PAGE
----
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Basic Steps to Try Before Calling Support

Published: Mar 22, 2016
Post Author Written by David Youngquist

Having problems with an application? Before you decide to call support, there are few basic steps that anyone can try first. These are general steps that you can apply to any software, not just eOne software. Trying some basic troubleshooting steps before contacting support can save you a lot of time waiting around for a support tech to fix a simple problem.


  • Always try restarting the application first. I can’t tell you how many times I have been on a support call, where the person has been in the application for 3 hours trying the same thing over and over to fix the issue. The very first thing you should do when you are using software and getting unexpected results is to close the application and relaunch it.



  • If restarting the application doesn’t fix it, reboot the computer. I talk with a lot of people that are either leaving their computers on 24×7 or just allowing the computer to go to sleep instead of shutting them down at night. If you are getting unusual results in an application, and restarting the application does not resolve, rebooting the computer should always be the next step.



  • Determine if the problem is user specific or workstation specific. This can be a little more difficult to determine, however it’s still within the abilities of the average end user. To do this, you have to have people switch machines and switch logins. The basic steps for this would be as follows:


  • User David is getting an error using an application on his workstation. User Erik is using the same application on his workstation, and not getting an error. The problem could either be with their user login, or the specific machine they are using, however we don’t know which one is the problem.
  • In order to determine which it is, have David login to Erik’s computer, and have Erik login to David’s computer. If David still gets the same error on Erik’s workstation, but Erik is able to successfully use the application on David’s computer, then the issue is related to David’s login and not to his computer. If David does not get an error, and now Erik gets the error, then the error is related to David’s computer and not his login.
  • If the error is computer related, typically the first thing I will do is reload the application on the machine that gets the error. If the error follows the user from workstation to workstation, then you need to focus on user security and determine how David’s user login differs from Erik’s. The permissions you need to check can be determined by the type of security the application is using.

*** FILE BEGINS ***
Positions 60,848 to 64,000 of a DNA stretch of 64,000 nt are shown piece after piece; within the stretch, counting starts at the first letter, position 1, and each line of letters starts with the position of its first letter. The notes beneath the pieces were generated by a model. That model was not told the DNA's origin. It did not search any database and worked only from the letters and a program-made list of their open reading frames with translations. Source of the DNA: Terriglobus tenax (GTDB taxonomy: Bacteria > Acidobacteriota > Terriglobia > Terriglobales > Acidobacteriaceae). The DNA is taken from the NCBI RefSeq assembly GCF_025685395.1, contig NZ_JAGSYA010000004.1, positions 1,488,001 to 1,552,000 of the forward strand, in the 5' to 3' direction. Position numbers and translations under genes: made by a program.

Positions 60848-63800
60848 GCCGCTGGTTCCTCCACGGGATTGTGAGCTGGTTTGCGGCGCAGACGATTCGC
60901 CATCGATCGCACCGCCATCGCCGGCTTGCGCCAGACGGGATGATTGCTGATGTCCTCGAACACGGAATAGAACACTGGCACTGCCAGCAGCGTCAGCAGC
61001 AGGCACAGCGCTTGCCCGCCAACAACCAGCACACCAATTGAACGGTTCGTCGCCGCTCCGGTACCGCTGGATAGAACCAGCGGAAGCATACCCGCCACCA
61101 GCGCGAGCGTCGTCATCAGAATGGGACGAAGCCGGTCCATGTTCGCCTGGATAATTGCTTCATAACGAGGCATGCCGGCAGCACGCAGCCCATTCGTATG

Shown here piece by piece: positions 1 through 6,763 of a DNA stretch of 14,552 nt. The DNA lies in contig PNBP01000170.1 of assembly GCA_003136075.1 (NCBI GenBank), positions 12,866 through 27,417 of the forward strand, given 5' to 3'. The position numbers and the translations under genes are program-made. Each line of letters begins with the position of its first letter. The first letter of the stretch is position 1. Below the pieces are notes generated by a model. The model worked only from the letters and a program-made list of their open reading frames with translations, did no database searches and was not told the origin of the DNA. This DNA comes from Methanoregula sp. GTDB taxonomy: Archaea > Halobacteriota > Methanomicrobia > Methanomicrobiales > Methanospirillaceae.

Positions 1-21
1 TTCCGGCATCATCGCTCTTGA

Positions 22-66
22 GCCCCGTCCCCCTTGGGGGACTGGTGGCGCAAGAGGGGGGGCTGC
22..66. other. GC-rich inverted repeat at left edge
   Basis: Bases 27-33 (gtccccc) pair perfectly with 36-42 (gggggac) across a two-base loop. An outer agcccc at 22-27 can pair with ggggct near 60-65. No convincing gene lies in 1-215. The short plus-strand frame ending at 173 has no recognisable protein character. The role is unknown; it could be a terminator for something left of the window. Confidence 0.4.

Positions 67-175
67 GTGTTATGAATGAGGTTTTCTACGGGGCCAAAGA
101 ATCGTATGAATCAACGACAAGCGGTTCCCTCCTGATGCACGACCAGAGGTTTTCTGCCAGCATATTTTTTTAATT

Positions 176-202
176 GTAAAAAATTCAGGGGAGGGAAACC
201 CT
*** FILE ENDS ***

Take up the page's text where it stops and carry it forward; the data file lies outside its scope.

• If you are getting an actual error message, read the message carefully and see if the error message is telling you what is wrong, or at least point you in the right direction. Some error messages can be pretty cryptic, getting a Windows error that says, “An unspecified error occurred during System Restore. (0x8000ffff)” doesn’t give you a lot to go on. However if you get an eConnect error that says “The Customer Class ID is empty, when using Customer Class Rolldown, a Customer Class is required”, that is telling you the exact issue and the problem should be easy to correct if you read through the message carefully enough.



    • If you have the exact error message, see if the software you are using has a Knowledge base or a FAQ section on their website. Then type in the exact error message into whatever search engine they have on their website. Most companies that produce software will have some sort of website and contain help articles or frequently asked questions. For example, the eOne Knowledge Base can be accessed here: eOne Help Articles.



    • If the company does not have any sort of help articles, or the search comes up empty, then Google is your friend. Using whatever search engine you normally prefer to use, type the exact error message into a search engine and see what comes up. Normally if you run into an error message, you are normally not the only person in the world that has gotten this message, and someone else has either searched for it or posted an article about it. There are many times when I cannot find the exact error on the manufacturers website, however when I use Google to do a web search, I end up finding the answer to my issue on some random forum post or blog article somewhere.


    When you have already tried all of the above, and you still haven’t found the solution, then it would be time to contact support. My next blog article will give you tips on what information you should gather before contacting support.

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